Supreme Court: A court cannot prevent a strike | Trade Union Pro
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Supreme Court: A court cannot prevent a strike

17.3.2016 10:06
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Employers cannot stop potential strikes by demanding that district courts impose conditional fines on unions when the collective agreement is valid. The Supreme Court made this decision in the case of a planned strike at the national flag carrier Finnair.
 

Helsinki (17.03.2016 - Heikki Jokinen)

In June 2012 Finnair salaried employees belonging to the Trade Union Pro and some other unions announced they were taking strike action due to planned personnel cuts and outsourcing. The company asked the Helsinki district court to ban the strike and impose a conditional fine of almost three million euro on the unions.

The district court accepted the application on the very same day without hearing the defendants.

In the event, the strike was called off but the case led to a juridical process lasting almost four years and went all the way to the Supreme Court.

Trade Union Pro viewed the district court decision on such protective measures as being contrary to the law. A strike cannot be prohibited by the decision of a court, Pro argued.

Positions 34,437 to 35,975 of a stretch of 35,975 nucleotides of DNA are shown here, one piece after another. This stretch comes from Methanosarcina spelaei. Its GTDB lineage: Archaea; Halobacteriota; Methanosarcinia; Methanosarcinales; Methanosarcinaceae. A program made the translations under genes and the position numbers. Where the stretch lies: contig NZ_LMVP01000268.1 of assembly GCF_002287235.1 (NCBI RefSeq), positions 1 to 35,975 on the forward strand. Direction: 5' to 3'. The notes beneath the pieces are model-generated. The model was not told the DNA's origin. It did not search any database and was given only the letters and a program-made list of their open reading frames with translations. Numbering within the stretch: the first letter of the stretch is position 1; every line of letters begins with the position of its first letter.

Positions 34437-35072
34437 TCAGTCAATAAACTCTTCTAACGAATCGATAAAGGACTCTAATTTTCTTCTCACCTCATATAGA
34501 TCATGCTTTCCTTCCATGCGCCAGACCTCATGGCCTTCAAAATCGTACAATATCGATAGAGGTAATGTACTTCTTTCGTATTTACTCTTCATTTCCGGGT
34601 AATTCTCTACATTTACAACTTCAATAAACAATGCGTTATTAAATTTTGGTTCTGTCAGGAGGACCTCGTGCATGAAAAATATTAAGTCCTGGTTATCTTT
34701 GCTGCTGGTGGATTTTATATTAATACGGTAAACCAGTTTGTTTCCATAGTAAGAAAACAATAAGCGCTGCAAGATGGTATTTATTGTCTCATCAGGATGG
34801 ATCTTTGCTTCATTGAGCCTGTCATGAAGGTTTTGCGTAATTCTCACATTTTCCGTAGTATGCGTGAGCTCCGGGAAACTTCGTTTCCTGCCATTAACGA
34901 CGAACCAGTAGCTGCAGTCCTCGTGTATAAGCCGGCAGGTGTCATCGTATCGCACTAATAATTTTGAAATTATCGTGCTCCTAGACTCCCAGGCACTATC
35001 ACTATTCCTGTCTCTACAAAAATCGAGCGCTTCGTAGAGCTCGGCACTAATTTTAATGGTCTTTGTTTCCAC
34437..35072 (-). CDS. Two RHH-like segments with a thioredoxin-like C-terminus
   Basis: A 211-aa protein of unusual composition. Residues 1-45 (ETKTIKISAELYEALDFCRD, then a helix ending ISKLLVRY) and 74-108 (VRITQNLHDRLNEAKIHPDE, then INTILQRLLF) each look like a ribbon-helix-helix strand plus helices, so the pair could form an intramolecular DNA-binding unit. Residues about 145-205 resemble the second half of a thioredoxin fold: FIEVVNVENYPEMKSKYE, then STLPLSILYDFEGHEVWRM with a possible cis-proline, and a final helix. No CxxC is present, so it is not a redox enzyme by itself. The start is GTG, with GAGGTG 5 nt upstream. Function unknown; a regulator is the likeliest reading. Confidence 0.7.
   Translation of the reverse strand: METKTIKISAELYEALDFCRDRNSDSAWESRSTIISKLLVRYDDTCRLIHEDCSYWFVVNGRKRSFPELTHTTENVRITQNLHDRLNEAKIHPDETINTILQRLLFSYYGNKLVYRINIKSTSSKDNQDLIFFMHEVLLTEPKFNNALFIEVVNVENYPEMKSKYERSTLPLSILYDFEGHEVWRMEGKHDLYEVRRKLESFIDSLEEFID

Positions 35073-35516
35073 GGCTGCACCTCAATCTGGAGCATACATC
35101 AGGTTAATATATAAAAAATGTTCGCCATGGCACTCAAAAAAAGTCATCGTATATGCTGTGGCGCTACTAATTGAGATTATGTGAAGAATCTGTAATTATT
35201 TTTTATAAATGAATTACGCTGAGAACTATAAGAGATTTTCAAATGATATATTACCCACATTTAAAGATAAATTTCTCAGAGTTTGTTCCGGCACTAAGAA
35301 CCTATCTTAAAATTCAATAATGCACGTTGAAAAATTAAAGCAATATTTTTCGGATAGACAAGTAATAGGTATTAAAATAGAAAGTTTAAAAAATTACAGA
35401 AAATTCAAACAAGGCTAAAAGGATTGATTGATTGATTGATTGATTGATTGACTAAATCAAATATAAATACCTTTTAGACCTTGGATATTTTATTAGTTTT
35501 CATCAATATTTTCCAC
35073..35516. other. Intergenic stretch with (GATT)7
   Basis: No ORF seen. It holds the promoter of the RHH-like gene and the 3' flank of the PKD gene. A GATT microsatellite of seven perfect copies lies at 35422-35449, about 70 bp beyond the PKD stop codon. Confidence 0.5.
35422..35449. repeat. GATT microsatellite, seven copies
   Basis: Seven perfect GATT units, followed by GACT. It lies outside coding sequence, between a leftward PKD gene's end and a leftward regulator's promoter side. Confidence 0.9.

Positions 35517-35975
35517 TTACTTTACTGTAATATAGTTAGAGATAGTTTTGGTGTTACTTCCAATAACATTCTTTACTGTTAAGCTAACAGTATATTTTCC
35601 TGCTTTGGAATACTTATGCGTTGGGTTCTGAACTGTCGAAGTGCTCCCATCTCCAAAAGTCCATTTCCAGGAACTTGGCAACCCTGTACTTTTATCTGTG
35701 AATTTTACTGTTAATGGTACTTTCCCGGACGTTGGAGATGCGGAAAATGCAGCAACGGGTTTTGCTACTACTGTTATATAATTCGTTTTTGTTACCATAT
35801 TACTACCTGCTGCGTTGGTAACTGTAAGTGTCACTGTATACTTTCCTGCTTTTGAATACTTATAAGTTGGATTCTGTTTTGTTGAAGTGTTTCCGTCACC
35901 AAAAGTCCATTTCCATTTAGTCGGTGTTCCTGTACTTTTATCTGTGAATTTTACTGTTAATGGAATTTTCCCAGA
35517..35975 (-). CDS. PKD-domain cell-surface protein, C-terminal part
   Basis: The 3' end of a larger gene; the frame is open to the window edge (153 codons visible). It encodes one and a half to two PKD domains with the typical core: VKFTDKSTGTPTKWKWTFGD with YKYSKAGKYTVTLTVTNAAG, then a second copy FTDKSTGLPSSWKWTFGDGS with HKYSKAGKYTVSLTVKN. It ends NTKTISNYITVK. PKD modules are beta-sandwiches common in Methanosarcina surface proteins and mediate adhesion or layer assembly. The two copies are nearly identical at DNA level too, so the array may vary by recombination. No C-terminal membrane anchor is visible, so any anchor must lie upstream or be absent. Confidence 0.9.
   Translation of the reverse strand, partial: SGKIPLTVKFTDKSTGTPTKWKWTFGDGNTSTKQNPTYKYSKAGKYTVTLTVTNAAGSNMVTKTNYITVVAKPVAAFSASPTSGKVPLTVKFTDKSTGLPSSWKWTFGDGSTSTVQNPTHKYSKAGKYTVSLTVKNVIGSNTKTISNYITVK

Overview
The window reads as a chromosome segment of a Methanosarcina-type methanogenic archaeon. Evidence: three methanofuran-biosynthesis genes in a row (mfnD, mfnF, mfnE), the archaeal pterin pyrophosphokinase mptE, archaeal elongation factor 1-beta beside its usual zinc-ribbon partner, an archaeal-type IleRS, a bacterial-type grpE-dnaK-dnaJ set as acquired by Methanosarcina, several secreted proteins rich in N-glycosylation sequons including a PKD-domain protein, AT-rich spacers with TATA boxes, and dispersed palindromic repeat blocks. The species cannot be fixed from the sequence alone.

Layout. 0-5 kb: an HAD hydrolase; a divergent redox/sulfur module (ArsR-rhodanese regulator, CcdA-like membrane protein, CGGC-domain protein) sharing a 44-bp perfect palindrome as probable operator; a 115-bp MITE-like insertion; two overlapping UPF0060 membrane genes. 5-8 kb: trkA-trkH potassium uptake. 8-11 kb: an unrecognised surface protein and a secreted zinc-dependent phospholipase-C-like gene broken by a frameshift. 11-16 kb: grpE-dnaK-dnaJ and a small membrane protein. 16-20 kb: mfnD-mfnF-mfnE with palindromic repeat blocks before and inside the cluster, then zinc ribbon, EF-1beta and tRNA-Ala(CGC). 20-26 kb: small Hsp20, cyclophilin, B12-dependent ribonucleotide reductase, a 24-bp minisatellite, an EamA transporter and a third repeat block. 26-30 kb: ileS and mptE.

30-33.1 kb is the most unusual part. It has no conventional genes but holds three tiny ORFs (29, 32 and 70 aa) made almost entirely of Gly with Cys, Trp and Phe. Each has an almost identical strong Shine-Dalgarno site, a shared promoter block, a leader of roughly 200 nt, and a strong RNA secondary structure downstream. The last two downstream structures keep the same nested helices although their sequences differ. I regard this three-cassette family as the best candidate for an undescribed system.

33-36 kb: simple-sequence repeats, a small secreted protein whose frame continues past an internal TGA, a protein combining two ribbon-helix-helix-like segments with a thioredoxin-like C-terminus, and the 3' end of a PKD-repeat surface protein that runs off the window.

Now the Supreme Court has set an important precedent by ruling that the only court that has the competence to handle issues of possible breaches of collective agreements is the Labour Court.

It also said that according to the Collective Agreements Act a court cannot prohibit industrial action. It is neither possible to impose a conditional fine as a protective measure to stop a strike even when the collective agreement is valid.

The Labour Court can only decide, after the merits of each side has been heard, on how much in compensatory damages is to be paid out following unlawful industrial action, the Supreme Court stressed.

Trade unions welcome the decision and view it as a significant one. Employers have tried and succeeded in the past to prevent strikes with these kind of legal measures.

– The decision handed down now puts a full stop on this kind of action, says Trade Union Pro lawyer Kari Tiainen.

He says this is a dreadful example of how unjust legal processes can be in Finland. For employers it took just one day to get a court decision for a conditional fine to stop a strike. For employees it took almost four years to get a correction to this decision.